Personally, I put a negative angle on the high side leaving only the very top of the bolt head the "correct" width ( that actually fits inside the notch). This leaves no chance for the side of the bolt to "hammer" on the edge of the notch and wear it out. This works perfectly when used in conjunction with a bolt block.

Mike
 
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borne2fly

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Good info! I enjoy learning these sorts of nitty-gritty details.
So you're cutting a slight dovetail into the high side of the bolt? Do you need to cut a matching dove into the cylinder or just leave it straight?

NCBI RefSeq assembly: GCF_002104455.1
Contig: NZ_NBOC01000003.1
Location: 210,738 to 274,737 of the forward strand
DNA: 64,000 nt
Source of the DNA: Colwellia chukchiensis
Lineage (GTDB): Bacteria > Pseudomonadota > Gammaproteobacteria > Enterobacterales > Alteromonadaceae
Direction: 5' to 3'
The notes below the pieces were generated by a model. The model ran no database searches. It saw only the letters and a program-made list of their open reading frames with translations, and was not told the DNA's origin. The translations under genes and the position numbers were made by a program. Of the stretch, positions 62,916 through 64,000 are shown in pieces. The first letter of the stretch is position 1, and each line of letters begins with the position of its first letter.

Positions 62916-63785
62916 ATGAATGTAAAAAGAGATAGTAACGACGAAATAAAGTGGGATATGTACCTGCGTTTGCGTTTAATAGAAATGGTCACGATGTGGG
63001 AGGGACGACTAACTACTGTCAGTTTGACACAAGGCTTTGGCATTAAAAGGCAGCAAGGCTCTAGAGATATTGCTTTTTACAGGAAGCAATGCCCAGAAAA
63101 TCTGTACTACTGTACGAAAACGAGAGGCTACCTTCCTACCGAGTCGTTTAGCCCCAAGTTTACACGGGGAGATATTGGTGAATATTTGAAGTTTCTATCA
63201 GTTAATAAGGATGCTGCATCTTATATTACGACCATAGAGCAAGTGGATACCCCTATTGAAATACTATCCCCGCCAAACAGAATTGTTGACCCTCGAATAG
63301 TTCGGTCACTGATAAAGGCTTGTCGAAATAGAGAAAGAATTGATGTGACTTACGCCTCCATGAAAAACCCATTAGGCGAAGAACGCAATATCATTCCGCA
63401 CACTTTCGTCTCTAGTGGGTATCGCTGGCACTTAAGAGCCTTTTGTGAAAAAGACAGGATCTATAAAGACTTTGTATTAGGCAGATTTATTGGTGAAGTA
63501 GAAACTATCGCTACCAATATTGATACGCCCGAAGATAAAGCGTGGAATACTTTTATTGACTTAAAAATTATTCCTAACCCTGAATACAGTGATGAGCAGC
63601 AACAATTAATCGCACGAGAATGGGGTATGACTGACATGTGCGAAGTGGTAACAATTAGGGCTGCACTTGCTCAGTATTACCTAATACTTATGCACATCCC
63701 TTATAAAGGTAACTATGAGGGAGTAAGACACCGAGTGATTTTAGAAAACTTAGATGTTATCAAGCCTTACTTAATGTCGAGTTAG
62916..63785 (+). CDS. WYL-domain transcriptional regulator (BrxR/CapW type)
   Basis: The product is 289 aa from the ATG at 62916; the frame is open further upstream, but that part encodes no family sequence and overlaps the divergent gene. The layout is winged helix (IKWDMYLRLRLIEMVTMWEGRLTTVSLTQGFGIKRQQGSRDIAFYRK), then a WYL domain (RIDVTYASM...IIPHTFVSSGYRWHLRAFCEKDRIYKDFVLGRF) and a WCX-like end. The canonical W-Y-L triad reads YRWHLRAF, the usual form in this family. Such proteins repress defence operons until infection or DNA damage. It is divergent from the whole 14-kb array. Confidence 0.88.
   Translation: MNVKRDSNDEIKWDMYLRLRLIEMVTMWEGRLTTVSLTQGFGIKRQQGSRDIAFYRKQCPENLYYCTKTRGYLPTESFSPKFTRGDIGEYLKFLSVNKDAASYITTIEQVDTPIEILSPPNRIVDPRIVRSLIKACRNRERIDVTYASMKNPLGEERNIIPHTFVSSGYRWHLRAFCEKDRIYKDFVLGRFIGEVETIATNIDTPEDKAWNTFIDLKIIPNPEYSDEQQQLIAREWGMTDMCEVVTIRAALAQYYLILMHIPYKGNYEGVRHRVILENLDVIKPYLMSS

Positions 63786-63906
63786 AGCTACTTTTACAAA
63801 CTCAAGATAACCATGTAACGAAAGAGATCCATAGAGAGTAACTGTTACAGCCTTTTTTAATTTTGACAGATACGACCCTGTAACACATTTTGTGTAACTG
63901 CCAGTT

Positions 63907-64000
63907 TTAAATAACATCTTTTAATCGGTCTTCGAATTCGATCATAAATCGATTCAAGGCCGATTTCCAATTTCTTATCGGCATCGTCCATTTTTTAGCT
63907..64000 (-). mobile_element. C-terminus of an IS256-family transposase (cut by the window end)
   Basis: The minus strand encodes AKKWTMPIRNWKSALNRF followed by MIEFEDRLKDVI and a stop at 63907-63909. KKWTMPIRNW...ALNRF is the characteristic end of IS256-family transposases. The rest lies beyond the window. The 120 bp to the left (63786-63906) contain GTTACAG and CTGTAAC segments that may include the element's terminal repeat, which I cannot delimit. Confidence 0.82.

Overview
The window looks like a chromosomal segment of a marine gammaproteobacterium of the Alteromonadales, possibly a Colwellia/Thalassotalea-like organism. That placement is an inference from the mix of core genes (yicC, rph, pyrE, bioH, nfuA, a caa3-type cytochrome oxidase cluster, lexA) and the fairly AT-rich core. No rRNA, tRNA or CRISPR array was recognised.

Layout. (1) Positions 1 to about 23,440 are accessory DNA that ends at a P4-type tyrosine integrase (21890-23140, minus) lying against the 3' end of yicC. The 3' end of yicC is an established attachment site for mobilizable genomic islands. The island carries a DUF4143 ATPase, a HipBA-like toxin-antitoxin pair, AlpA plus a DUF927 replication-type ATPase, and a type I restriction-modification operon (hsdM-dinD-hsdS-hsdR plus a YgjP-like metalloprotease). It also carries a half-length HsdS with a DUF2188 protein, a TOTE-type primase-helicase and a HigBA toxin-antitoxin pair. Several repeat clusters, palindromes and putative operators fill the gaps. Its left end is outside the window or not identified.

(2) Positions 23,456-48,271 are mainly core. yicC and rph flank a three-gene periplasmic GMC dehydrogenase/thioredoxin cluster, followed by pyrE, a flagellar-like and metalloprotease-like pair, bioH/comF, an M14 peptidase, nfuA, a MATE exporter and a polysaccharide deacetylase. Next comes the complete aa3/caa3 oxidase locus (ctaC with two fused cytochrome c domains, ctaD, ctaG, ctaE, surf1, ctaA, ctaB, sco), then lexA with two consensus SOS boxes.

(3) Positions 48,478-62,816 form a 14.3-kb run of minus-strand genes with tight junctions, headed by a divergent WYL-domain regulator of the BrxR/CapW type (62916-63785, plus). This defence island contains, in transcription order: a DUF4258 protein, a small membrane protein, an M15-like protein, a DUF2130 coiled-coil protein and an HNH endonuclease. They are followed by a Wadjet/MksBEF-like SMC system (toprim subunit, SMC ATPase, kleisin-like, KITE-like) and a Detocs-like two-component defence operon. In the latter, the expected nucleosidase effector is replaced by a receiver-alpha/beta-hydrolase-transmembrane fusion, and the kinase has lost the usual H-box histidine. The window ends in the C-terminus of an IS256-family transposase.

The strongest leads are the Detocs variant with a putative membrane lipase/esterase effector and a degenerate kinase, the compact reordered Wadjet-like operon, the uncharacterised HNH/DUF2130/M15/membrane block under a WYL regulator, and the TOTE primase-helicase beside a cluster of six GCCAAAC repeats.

It sounds a bit like the mild dovetails cut into synchros and dogs to keep transmissions from popping out of gear.

>> "The short side likewise needs to have no taper but can have a slight angle ..."
"Slight angle" ... are you referring to the top face of the bolt?

-Don
 

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Good info! I enjoy learning these sorts of nitty-gritty details.
So you're cutting a slight dovetail into the high side of the bolt? Do you need to cut a matching dove into the cylinder or just leave it straight?
It sounds a bit like the mild dovetails cut into synchros and dogs to keep transmissions from popping out of gear.

>> "The short side likewise needs to have no taper but can have a slight angle ..."
"Slight angle" ... are you referring to the top face of the bolt?

-Don


Here's a pic.
Screenshot_20221202-165945_Gallery.jpg


( about the "short side" - yes, just the top surface edge.)
Mike
 
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45D